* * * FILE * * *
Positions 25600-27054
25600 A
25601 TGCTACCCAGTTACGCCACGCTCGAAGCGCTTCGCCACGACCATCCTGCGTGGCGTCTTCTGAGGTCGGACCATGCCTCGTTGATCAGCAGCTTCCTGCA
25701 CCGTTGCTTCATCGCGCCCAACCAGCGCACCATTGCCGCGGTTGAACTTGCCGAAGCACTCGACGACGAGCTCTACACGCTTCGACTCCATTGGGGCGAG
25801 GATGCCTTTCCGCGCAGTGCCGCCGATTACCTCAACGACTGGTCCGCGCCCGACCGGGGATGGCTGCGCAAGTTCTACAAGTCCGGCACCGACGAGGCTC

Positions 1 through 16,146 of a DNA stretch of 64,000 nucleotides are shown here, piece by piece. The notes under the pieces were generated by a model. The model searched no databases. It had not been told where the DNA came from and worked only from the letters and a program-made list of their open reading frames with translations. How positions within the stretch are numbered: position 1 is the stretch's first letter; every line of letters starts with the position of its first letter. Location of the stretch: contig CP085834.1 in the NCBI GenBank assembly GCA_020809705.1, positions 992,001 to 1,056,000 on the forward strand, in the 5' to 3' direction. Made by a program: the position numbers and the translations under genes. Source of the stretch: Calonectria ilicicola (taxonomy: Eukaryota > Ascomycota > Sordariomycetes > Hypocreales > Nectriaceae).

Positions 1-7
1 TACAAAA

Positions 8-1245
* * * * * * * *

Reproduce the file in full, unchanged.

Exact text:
Positions 25600-27054
25600 A
25601 TGCTACCCAGTTACGCCACGCTCGAAGCGCTTCGCCACGACCATCCTGCGTGGCGTCTTCTGAGGTCGGACCATGCCTCGTTGATCAGCAGCTTCCTGCA
25701 CCGTTGCTTCATCGCGCCCAACCAGCGCACCATTGCCGCGGTTGAACTTGCCGAAGCACTCGACGACGAGCTCTACACGCTTCGACTCCATTGGGGCGAG
25801 GATGCCTTTCCGCGCAGTGCCGCCGATTACCTCAACGACTGGTCCGCGCCCGACCGGGGATGGCTGCGCAAGTTCTACAAGTCCGGCACCGACGAGGCTC

Positions 1 through 16,146 of a DNA stretch of 64,000 nucleotides are shown here, piece by piece. The notes under the pieces were generated by a model. The model searched no databases. It had not been told where the DNA came from and worked only from the letters and a program-made list of their open reading frames with translations. How positions within the stretch are numbered: position 1 is the stretch's first letter; every line of letters starts with the position of its first letter. Location of the stretch: contig CP085834.1 in the NCBI GenBank assembly GCA_020809705.1, positions 992,001 to 1,056,000 on the forward strand, in the 5' to 3' direction. Made by a program: the position numbers and the translations under genes. Source of the stretch: Calonectria ilicicola (taxonomy: Eukaryota > Ascomycota > Sordariomycetes > Hypocreales > Nectriaceae).

Positions 1-7
1 TACAAAA

Positions 8-1245